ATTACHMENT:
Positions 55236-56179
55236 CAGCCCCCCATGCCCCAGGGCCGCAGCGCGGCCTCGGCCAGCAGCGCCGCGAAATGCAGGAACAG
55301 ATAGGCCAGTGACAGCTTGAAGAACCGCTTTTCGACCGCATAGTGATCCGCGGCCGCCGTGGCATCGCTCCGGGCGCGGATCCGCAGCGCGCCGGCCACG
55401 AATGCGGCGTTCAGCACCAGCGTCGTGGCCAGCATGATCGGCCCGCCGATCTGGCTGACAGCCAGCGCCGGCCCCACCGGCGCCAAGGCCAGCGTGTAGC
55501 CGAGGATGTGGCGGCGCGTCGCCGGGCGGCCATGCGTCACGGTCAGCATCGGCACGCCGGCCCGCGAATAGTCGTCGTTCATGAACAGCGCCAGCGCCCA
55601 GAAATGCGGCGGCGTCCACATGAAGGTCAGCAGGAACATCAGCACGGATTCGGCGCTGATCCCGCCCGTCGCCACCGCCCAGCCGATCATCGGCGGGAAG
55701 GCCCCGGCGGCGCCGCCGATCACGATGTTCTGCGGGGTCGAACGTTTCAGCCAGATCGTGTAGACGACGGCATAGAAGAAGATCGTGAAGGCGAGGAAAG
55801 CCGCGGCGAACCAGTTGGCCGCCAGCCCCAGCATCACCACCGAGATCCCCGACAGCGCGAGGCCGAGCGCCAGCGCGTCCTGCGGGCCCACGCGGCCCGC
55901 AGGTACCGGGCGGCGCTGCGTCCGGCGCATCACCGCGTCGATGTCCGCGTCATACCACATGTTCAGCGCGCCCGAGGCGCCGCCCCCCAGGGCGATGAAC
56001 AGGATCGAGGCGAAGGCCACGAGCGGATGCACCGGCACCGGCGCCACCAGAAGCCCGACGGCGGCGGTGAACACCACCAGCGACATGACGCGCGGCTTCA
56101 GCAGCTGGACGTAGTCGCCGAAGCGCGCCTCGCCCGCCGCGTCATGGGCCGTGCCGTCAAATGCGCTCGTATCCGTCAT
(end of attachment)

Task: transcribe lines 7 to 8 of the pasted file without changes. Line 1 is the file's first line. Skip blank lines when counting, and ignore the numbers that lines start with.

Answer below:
55701 GCCCCGGCGGCGCCGCCGATCACGATGTTCTGCGGGGTCGAACGTTTCAGCCAGATCGTGTAGACGACGGCATAGAAGAAGATCGTGAAGGCGAGGAAAG
55801 CCGCGGCGAACCAGTTGGCCGCCAGCCCCAGCATCACCACCGAGATCCCCGACAGCGCGAGGCCGAGCGCCAGCGCGTCCTGCGGGCCCACGCGGCCCGC